Picea sitchensis – Sitka Spruce as ornamental plant

Sitka Spruce Videos: 



Friday, November 4, 2016

Metasequoia glyptostroboides - Dawn Redwood

General Information
Common Name Dawn Redwood
Scientific Name Metasequoia glyptostroboides
Sun Tolerance Full Sun
Height 35 - 61  m (115 - 200 ft)
Spread 15 - 30 m (50 - 100 ft)
Growth Rate Fast
Bloom Time Spring
Color Green,
Flower Color Green
Type Tree
Native USA, Asia, Europe.
Classification
Kingdom Plantae – Plants
Subkingdom Tracheobionta – Vascular plants
SuperdivisionSpermatophyta – Seed plants
Division Coniferophyta – Conifers
Class Pinopsida
Subclass 
Order Pinales
Family Cupressaceae – Cypress family
Genus Metasequoia –  Dawn Redwood
Species M. glyptostroboides

Metasequoia glyptostroboides - Dawn Redwood
Metasequoia glyptostroboides commonly known as Dawn Redwood, is native to China. Although shortest of the redwoods, it grows to at least 61 m (200 ft) in height. Previously it had been known to science only as a fossilhence, now, its odd name and fame as the ‘fossil tree’. It grows naturally only in isolated areas in East Szechwan and West Hopeh, China, Where it thrives best in shady moist localities, in ravines and on stream banks. By 1948, seedlings were being raised in Europe, and because the tree strikes fairly easily from cuttings it has since been widely planted as specimens by arboriculturists, and in a few small groves by silviculturists, as in 1953 at Leighton in Montgomeryshire, Huntley in Gloucestershire, and in 1955 at Bedgebury in Kent.
The tree has ascending branches, and persistent branchlets (reddish-brown when young) which carry green deciduous branchlets 8 cm or more in length. The small opposite winter buds are usually below the scar of the side shoot. The two-ranked needles, usually 2.5 cm or more in length, are arranged in intricate and delicate patterns. It is one of the first trees to show green in spring – a pale fresh green – later turning to bright green on the upper surface lighter green or slightly glaucous on the under surface. Throughout summer the foliage changes through various shades of greenish-bronze, often with a pinkish tinge. In year of average autumn colors, the foliage has a moderately long spell of a yellowish pink and salmon pink before going pale brown, but in good sunny years it changes from this pink through brick-red to a rich dark rust-red. In autumn the needles are reddish-brown before they are shed along with the deciduous branchlets.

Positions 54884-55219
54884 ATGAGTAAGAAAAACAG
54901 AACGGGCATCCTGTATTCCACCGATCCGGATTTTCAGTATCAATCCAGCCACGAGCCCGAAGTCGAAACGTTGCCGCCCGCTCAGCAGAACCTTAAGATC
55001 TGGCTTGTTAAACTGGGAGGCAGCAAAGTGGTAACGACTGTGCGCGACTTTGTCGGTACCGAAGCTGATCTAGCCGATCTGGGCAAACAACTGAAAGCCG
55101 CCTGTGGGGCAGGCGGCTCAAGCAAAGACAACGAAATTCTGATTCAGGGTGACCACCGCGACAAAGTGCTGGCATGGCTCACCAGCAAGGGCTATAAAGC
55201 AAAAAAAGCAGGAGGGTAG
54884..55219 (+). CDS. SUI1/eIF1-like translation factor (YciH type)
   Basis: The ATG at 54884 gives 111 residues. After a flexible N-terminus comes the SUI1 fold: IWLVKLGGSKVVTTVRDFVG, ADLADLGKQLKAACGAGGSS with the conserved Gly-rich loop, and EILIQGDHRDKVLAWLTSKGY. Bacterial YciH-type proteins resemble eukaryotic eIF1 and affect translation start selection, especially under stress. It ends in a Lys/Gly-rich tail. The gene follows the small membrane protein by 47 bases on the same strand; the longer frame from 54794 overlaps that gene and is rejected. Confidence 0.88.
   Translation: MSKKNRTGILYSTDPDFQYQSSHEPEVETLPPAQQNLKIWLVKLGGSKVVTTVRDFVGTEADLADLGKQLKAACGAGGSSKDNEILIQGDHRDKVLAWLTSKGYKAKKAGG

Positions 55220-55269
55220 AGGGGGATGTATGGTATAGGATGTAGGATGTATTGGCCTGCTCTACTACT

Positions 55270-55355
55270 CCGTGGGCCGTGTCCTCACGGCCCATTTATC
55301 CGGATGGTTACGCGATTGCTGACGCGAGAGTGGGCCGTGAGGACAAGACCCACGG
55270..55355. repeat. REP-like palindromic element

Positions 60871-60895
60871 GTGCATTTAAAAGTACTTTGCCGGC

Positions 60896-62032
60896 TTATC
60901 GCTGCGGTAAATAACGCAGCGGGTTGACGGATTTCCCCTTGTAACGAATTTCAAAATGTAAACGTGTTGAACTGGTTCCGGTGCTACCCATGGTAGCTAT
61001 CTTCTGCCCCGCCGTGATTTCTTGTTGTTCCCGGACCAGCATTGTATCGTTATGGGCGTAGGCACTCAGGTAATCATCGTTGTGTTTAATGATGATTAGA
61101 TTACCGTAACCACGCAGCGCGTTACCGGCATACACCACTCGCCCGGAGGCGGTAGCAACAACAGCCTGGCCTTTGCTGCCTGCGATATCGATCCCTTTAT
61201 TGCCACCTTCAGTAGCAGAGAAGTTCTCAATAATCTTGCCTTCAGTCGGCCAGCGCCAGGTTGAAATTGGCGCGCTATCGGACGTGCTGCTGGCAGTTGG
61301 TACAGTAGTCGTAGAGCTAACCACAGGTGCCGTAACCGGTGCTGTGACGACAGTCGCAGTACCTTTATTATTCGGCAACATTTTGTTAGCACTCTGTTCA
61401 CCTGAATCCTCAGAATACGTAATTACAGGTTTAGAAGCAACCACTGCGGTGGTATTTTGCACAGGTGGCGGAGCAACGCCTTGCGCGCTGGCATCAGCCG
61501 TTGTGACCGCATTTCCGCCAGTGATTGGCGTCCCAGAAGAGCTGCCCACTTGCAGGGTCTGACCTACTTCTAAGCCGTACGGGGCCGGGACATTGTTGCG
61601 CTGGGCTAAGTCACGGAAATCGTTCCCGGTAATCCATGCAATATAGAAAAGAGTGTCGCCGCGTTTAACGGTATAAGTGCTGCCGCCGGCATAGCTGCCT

The male flower is ovoid, up to 1 cm long; the female conelet is sub-globose or short cylindrical, about 2 cm long, and pendulous.
The rough bark is soft and of pinkish-buff or reddish-brown shades. The older European trees are beginning to develop the picturesque ruggedness reported from China an unfortunately for the silviculturists, to develop knotty, ridged and pocketed boles with rapid taper. The tree grows rapidly at first (up to 1 m a year) and continues to tallest are already over 20 m. (66 ft).

Dawn Redwood is proving a fascinating ornamental tree and is particularly welcome for its spring and summer foliage, and its autumn tints. Even in winter the bare stems are enriched by the red-brown flakes of bark and pale brown, smooth stem between the raised flakes. 


Dawn Redwood

Dawn Redwood in Autumn

The Leaves of Dawn Redwood

Dawn Redwood Cones Female

Female Cones of Dawn Redwood

Dawn Redwood Female Cones

Dawn Redwood Female Cone

Dawn Redwood Male Cones 

Dawn Redwood Cones (Male & Female)

Dawn Redwood Bark

Dawn Redwood Bark

Bark of Dawn Redwood

Dawn Redwood Bark

Dawn Redwood Bark

Barks of Dawn Redwood

Dawn Redwood in Winter

Dawn Redwood in Winter

Dawn Redwood in Autumn

Dawn Redwood in Autumn

Dawn Redwood in Autumn

Metasequoia glyptostroboides - Dawn Redwood

Dawn Redwood as Ornamental 

Metasequoia glyptostroboides - Dawn Redwood

Metasequoia glyptostroboides - Dawn Redwood

Metasequoia glyptostroboides - Dawn Redwood

Metasequoia glyptostroboides - Dawn Redwood

Metasequoia glyptostroboides - Dawn Redwood

Metasequoia glyptostroboides - Dawn Redwood

Videos of Dawn Redwood: